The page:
This has been one of my go-tos for a while after being taught it by a friend last year. It is really beautiful when brought to the table, and the sauce, if you couldn’t tell by the title, is one that will leave people talking.You’ll love having the induction stove top for the sauce because you need to watch it somewhat closely to keep it from burning and having better control over the heat than a gas stove top is really helpful.
1 large cauliflower head, trimmed (Get as big and pretty of one as possible, fresh)
300ml dry white wine (pinot grigio preferred)
2 bay leaves
1 tbsp black peppercorns
Garlic bulb, halved horizontally (This is the whole bunch of garlic, not just a clove)
1 large egg, lightly beaten and seasoned well
Sharp cheese that you can sprinkle over the top (this is optional)
For the sauce:
Olive oil for frying
1 shallot, very finely chopped
50ml dry white wine (a pinot grigio works for this)
300g vintage or extra-mature cheddar, grated
125ml whipping cream (35% cream)
1 jalapeno, deseeded and finely chopped (I keep the seeds in because I like the spice)
2 green onions, finely sliced
- Preheat the oven to 425F.
- Put the cauliflower in a large pan with the 300ml wine, bay leaves, peppercorns and garlic halves. Pour over boiling water from the kettle to just cover the cauliflower – there’s no need to worry if your cauliflower floats, it likely will – and simmer for 20 minutes, turning it halfway through.
- Lift the cauliflower out of the poaching liquid into a colander and leave for 10 minutes to steam dry. (Be careful when lifting- it will be hot, and you don’t want to be rough with it, you want to keep its shape).
- Put the cauliflower in a roasting pan (anything that is deep enough), brush all over with the egg, then grate over a generous amount of cheese so it covers all of the top and on the sides.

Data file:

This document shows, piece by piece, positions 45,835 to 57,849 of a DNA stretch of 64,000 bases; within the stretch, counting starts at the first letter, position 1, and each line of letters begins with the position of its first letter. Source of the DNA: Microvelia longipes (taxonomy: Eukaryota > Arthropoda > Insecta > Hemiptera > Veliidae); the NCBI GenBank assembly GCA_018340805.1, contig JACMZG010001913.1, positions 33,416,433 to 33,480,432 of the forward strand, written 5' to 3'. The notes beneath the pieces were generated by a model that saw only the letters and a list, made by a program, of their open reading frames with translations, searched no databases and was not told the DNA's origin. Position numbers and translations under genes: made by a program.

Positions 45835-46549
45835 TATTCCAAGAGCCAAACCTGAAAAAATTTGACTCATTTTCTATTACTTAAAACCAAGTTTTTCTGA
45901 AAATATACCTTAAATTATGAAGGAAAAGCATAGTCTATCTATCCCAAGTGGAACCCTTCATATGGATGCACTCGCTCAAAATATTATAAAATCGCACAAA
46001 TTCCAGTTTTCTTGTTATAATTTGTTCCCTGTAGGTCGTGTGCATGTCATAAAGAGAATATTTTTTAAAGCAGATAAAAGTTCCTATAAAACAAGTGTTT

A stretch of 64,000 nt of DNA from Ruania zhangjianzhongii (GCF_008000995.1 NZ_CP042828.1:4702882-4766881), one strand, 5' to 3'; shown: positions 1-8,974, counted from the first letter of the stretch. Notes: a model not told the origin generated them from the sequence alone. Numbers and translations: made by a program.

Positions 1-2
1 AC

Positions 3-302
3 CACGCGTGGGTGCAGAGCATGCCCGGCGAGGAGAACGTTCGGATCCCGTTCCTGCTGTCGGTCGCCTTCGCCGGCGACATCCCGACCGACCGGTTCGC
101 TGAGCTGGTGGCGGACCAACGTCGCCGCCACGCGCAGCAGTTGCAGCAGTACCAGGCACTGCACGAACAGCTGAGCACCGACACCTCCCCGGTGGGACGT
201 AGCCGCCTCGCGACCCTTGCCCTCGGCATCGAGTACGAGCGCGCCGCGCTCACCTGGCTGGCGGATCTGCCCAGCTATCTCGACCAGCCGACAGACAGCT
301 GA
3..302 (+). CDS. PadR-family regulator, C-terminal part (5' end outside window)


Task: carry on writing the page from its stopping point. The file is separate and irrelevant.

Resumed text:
- Roast in the top third of the oven for 15-20 minutes until golden (watch this closely after the 15 minute mark, it can go from perfect to burnt pretty quickly)
- To make the sauce, heat a splash of olive oil in a heavy-based saucepan (cast iron or nonstick is fine), add the shallot and cook for 5-6 minutes until translucent and soft.
- Add the 50ml wine and bring to a bubble (not a rapid boil) until evaporated by two thirds. Turn the heat down to its lowest setting, then add the cheese and cream. Stir constantly until the cheese melts to a smooth sauce. Stir through the chilli and spring onions, season, then pour into a warmed container. Put a piece of cling film directly onto the surface of the sauce and keep somewhere warm (I will put a stool in front of the oven and put it there so it gets the warmth off of the oven).
- When the cauliflower is roasted, remove from the oven and transfer to a serving platter. Take it to the table, then pour over two thirds of the sauce before carving. Serve the remaining sauce on the side.
Orange Cranberry Loaf
I was taught how to make this by a friend of mine who recently launched a bakery, and I never would have thought to make it. When I did, it was strange, apparently it was a dessert that a lot of my friends families made for them growing up. It was great to be able to bring back those memories for them. This is a breeze to make, and lasts in the fridge for up to two days after.
2 cups all-purpose flour
1 1/2 teaspoons baking powder
1/2 teaspoon baking soda
1/2 teaspoon salt
1 tablespoon grated orange zest
1 1/2 cups fresh cranberries
1/4 cup butter, softened
1 cup white sugar
3/4 cup orange juice
- Preheat the oven to 350 degrees F (175 degrees C). Grease and flour a 9×5 inch loaf pan. Whisk together flour, baking powder, baking soda, and salt. Stir in orange zest, and cranberries. Set aside.
- In a large bowl, cream together butter, sugar, and egg until smooth. Stir in orange juice. Beat in flour mixture until just moistened. Pour into prepared pan.
- Bake for 1 hour in the preheated oven, or until the bread springs back when lightly touched. Let stand 10 minutes, then turn out onto a wire rack to cool.
This post was sponsored by Frigidaire Canada